Sunday, December 26, 2010



The last time Matt Sloan saw Sylvia Blanchard’s house — the house he and his Episcopal volunteer crews reclaimed from a stinking post-Katrina wreck — the Blanchards were back in and it was neat, tight, clean and smelling new. But it was raw, too, in the way of new construction. No greenery, no shade from the June sun, no landscaping to soften the hard angles of its little lot a few blocks off Franklin Avenue in Gentilly.

Two things have changed since: The little front yard is sodded. Gardens are planted. There’s a small fountain out back. Young palms and crape myrtles hold the promise of grace and shade

Or, if his family and friends can make it happen, the beginning of his legacy, which is to build a small organization that will continue to landscape the homes of New Orleans flood victims — “to feed the souls” of families whose every penny went into hard construction costs, leaving their rebuilt homes barren outside.

And at 29, Sloan has died.

The plantings are his legacy.

That “feed the souls” line was his, the way he described what he wanted to continue doing in New Orleans, said his mother, Judy, from Sloan’s native North Carolina.

Matt’s Trees, an organization formed in his memory, is raising money to continue residential plantings around New Orleans the way he had planned, his mother said.
Like thousands of others, Sloan was a Katrina volunteer so moved by his first trips into the flood zone that it changed his life.

He moved from North Carolina to New Orleans in January and worked for six months for the Episcopal Diocese of Louisiana as a construction crew chief, supervising volunteers being cycled in and out of the city. Mostly he supervised the rebuilding of Blanchard’s home for herself and her bedridden husband, Anthony.

By March, his mother said, Sloan had decided to remain in New Orleans and seek grants for low-cost, last-stage landscaping that might put the final aesthetic touches on someone’s long journey home.

By many accounts, including Sylvia Blanchard’s, who grew close to him, Sloan was an exceptional spirit. A big guy: gregarious, alive, welcoming, passionate, with a continuously expanding circle of friends.

“Big heart,” said Blanchard.

“At his death at 29, he had more friends than most people make in a lifetime,” said Judy Sloan.

Sloan died of heatstroke June 13 at the Bonnaroo music festival in Manchester, Tenn.

As I read the story and wrote the post, I had tears in my eyes. Matt felt the pull of New Orleans, and decided to move there, as have a surprising number volunteers who worked in the city after Katrina and the federal flood. It's the same strong pull that I feel after over 50 years of living away from my beloved home town.

Matt's was a good life cut off too soon, but he passed away surrounded by the music he loved. He will live long in memory for for the good he accomplished during his all-too-brief time on this earth.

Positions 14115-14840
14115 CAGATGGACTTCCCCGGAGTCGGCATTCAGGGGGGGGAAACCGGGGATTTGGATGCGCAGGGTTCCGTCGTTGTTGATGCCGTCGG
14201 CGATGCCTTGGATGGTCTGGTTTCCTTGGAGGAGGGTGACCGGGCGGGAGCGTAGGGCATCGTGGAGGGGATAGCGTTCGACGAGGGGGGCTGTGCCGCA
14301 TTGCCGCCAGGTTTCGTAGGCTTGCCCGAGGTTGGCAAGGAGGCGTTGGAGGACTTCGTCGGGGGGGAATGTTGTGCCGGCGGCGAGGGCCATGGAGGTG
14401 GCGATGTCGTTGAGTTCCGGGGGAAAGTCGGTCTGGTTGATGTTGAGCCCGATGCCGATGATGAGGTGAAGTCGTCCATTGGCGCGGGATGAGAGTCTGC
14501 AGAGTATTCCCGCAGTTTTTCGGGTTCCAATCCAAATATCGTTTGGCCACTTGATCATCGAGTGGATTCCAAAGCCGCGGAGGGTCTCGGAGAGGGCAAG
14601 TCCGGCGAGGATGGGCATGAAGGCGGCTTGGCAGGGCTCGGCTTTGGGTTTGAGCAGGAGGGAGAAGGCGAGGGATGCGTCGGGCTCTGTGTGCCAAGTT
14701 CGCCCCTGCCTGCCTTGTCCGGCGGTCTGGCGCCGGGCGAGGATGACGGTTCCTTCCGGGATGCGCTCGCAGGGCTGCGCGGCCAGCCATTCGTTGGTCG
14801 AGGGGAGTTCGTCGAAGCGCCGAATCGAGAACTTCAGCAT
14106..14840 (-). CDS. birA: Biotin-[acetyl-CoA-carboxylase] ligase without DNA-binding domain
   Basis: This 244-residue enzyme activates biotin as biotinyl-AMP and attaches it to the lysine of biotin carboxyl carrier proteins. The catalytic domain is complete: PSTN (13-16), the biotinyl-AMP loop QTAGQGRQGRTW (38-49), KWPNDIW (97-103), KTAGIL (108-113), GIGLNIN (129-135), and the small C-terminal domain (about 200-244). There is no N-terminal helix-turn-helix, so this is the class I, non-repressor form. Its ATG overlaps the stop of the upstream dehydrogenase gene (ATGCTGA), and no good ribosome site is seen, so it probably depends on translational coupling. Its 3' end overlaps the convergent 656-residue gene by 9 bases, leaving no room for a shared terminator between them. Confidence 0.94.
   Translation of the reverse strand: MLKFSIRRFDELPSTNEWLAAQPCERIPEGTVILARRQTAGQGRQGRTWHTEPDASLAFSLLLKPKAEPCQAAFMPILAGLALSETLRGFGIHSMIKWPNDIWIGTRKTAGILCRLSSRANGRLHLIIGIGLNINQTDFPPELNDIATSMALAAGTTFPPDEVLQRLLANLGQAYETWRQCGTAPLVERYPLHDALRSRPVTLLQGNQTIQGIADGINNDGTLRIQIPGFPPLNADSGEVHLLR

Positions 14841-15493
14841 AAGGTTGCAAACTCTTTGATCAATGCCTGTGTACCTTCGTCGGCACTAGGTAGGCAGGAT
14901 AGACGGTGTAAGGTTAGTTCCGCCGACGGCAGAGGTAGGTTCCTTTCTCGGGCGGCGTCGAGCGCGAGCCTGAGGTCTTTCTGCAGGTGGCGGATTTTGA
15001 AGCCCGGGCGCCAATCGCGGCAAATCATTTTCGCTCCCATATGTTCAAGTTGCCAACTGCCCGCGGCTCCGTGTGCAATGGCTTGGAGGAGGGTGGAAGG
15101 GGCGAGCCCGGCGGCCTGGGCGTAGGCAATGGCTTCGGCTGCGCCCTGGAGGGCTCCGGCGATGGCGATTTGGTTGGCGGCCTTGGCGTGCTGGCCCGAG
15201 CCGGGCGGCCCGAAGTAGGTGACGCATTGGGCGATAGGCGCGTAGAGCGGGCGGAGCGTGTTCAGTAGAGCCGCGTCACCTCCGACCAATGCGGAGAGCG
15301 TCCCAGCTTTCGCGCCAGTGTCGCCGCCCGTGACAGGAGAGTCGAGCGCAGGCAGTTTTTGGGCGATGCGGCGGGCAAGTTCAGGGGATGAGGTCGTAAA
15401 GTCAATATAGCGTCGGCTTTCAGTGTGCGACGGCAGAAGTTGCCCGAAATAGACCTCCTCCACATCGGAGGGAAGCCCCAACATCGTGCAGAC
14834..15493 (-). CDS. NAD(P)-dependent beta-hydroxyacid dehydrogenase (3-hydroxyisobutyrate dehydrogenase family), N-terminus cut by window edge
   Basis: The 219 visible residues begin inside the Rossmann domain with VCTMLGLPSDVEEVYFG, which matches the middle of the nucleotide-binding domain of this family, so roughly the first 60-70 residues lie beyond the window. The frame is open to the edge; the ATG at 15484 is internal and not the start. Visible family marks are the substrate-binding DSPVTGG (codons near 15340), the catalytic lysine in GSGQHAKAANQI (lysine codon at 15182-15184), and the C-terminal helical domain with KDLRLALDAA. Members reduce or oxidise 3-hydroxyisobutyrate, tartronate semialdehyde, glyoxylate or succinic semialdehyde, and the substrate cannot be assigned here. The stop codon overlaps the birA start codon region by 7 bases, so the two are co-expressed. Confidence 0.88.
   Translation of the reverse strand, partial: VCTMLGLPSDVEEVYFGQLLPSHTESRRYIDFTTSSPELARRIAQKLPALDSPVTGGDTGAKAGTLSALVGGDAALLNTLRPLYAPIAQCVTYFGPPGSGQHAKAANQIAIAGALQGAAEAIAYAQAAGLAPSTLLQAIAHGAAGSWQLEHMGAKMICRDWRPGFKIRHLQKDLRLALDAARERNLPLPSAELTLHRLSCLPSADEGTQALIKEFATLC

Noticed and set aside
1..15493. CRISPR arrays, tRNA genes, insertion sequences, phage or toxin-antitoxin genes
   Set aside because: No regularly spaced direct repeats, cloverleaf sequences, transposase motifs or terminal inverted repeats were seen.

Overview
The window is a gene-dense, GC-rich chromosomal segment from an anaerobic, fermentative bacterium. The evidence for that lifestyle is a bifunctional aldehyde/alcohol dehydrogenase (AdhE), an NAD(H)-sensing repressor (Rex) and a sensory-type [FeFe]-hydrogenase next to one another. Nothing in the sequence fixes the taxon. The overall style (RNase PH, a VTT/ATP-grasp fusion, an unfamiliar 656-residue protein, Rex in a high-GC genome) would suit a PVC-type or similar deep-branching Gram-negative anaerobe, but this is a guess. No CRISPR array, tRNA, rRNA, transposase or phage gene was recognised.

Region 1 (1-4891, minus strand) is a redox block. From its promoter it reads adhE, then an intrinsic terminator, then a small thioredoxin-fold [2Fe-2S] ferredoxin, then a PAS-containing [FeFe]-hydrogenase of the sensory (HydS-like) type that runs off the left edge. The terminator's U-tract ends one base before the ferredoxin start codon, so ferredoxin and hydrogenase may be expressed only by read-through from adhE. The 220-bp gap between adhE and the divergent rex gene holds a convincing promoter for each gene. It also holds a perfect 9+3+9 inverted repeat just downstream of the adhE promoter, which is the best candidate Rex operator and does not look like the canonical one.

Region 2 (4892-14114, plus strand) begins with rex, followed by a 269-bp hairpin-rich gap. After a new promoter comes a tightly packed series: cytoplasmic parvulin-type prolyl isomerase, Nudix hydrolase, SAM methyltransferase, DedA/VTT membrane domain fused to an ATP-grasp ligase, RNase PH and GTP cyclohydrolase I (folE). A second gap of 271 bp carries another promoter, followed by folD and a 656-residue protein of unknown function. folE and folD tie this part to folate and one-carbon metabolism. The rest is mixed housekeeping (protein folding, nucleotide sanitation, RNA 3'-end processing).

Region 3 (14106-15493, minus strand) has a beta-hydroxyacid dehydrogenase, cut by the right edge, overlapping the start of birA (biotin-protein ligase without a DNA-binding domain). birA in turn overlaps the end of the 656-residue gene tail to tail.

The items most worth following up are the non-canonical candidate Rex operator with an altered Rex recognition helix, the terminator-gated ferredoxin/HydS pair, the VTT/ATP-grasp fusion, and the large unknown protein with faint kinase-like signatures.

Landscape 100 renovated homes with native trees and plants.

Restore 30 city blocks of "streetscape" by installing native trees.

Recruit and educate 600 volunteers from church and school groups.

Establish a presence in New Orleans for continuation of this effort.

The Episcopal Diocese of Louisiana and Hike for KaTREEna will partner with Matt's Trees in the project.

I asked you, my readers, to vote for Jericho Road, a community organization sponsored by the Episcopal Diocese of Louisiana in the contest to win fruit trees for planting in community gardens in vacant lots in New Orleans, and you did, and you helped Jericho Road to win.

Now, once again, I ask you to vote for Matt's Trees in a contest to win $50,000 from the Pepsi Refresh Project. As of now, Matt's Trees is far behind in the vote, but we can help them catch up and move ahead. The voting ends on December 31, so please vote today and once a day, every day, until the vote ends. We did it once; let's do it again!

Donate to Matt's Trees here.


  1. Ann, did you register? You have to register to vote.

  2. Ann, will you try now that I've installed the widget?

  3. Ann, I voted successfully on my computer and Tom voted successfully on the other computer just now.

  4. I used your widget and went to vote. As you said, I had to register. Then I shared it on Facebook. I had not looked to see if you linked this post to Facebook. You might want to, Mimi as your friends might be different from mine!

  5. Oh, wait a minute! I did not use the widget. It wasn't there when I voted. Never mind, I managed to vote without it :-)

  6. About to go vote. Thank you, Mimi.

  7. Susan, thank you. I posted a link to my blog at FB, but I will post the widget, too. Good idea.

    However, it worked, I'm glad you were able to vote. Tom voted through the widget.

    PJ, thanks.

  8. I also like the Youtube. It unfortunately does not have a link at Youtube for the voting process, but it's a little late for that now.

  9. Voted -- will vote again tomorrow if I can.

  10. I have voted and posted it on Twitter.

  11. Chelliah, thank you, thank you, thank you for your vote and for the Twitter post. I don't Tweet, so I can't use that forum to promote Matt's Trees.


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